04 May 2010

Roads and Railroads

A grain truck on the road next to an abandoned railroad. The poles for the old telegraph still remain.

Living in the center of the "Bread Basket" for Argentina, one common question asked my many visitors is, "Where are the trains?" Asking that question gets you about the same answer from every person in the area. "The British built a great train system, but the government took it over and ruined it."

This region (southern Santa Fe, southwestern Cordoba and northern Buenos Aires) is the heart of corn and soybean production in Argentina. This year was a great one. Yields were massive. Almost every seed company has a base here. Seed corn is grown here. Venado Tuerto hosts almost all of the farm machinery manufacturers. Harvest was very exciting because of the yields. And the roads were clogged with semi trucks loaded with grain driving the hundred or so miles to Rosario. And that brings rise to one of the greatest seasons for everyone else... passing semi-trucks on the road.

Semi-trucks can only go 50 miles per hour (80 km/hr) while cars can go 68 miles per hour (110 km/hr). The main road from Venado Tuerto to Rosario is a two-lane road. If you are in a car, sooner than later - - usually sooner - - you will be slowed down by a semi-truck only going 50 mph. In some cases, you will be slowed down by a truck going much slower... usually a very old Ford, Chevy, Dodge or Mercedes Benz. In these cases, semis are trying to pass semis. Your challenge is to pass the semi without getting plastered by a semi coming back from Rosario, or by a car trying to pass that semi. You also have to make sure a car behind you isn't trying to pass you as you are trying to pass the semi. This game is not for the faint-of-heart.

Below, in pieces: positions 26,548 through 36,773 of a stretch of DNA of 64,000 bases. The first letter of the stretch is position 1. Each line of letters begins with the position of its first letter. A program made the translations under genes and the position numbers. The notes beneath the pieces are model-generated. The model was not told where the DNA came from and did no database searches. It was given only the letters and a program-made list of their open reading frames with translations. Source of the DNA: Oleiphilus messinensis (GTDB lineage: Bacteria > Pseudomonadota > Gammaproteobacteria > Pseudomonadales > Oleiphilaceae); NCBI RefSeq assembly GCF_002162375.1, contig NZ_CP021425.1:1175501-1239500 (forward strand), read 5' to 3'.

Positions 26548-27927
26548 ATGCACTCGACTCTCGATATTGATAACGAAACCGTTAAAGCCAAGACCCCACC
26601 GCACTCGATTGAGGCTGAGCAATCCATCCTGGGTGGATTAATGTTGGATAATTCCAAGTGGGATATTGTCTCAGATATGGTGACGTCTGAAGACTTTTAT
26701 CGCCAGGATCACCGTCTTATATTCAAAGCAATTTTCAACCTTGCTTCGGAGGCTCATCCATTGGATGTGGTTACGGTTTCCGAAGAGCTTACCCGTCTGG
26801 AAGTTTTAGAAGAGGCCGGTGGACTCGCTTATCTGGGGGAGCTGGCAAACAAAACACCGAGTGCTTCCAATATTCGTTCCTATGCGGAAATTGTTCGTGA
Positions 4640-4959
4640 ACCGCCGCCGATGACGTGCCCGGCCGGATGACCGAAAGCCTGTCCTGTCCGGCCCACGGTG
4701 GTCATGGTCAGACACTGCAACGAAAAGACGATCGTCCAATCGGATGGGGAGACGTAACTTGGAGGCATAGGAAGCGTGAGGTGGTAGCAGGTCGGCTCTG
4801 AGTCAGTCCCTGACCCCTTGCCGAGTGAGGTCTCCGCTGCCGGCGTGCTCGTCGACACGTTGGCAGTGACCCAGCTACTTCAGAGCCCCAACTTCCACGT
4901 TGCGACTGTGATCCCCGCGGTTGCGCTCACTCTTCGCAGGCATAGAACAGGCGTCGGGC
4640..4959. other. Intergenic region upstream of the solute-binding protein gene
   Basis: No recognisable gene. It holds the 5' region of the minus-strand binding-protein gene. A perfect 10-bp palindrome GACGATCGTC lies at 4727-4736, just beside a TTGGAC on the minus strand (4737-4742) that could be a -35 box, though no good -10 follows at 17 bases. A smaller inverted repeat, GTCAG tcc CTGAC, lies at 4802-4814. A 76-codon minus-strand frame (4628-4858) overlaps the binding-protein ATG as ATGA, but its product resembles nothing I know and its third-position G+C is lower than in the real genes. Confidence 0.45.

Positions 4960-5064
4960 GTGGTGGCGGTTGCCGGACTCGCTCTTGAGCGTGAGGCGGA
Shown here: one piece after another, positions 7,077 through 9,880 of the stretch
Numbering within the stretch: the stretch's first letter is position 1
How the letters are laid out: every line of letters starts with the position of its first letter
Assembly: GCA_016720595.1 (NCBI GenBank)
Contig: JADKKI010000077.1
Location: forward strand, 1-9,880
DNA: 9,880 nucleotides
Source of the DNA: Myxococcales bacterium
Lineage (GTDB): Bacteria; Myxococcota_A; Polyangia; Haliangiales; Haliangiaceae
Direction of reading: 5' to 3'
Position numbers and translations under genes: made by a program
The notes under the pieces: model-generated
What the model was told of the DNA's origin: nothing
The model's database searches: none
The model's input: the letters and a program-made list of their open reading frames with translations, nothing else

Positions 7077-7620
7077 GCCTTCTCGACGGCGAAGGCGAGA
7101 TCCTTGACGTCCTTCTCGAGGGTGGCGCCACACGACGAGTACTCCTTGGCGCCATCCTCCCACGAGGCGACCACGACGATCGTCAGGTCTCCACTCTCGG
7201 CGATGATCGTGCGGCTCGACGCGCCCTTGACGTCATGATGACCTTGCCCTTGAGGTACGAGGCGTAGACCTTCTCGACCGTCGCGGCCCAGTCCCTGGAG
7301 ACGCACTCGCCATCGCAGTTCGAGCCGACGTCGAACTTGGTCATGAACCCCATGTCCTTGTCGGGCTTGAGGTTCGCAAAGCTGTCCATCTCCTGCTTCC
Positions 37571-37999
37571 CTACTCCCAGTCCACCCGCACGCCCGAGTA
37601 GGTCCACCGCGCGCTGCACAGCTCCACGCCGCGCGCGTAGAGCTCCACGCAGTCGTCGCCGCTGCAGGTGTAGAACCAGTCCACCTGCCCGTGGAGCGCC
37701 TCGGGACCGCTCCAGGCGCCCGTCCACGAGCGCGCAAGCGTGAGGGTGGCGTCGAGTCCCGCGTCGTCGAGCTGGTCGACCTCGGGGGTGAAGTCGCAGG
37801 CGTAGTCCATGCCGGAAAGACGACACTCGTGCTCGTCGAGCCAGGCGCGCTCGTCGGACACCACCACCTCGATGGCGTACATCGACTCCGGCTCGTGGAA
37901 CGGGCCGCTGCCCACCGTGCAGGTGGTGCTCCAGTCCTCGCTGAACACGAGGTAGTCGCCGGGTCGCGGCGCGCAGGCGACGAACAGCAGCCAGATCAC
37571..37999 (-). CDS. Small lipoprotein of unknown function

You do all of this while driving parallel to an abandoned railroad. While you are stuck behind one of these semis, or getting up the nerve to pass, you ask yourself.... "Why are there no trains?"

As was told by many, the British did come to Argentina to build railroads. However, so did the French. According to people who remember, those railroads were very good. They were credited with helping to improve the economy of the entire country. But, the railroads were foreign-owned and were built to help export products... not necessarily help products move within Argentina. During World War II, Argentine products became very valuable and the country was running a surplus. President Juan Peron purchased the British and French railroad companies and nationalized the railways.

The government was not able to integrate these rail systems or make money with them. Eventually, transport of goods by truck took over. Today, the truck drivers' union is very strong. For the foreseeable future, trains are not going to transport all that grain to port. Maybe someone could convince the government to build an extra lane or two.

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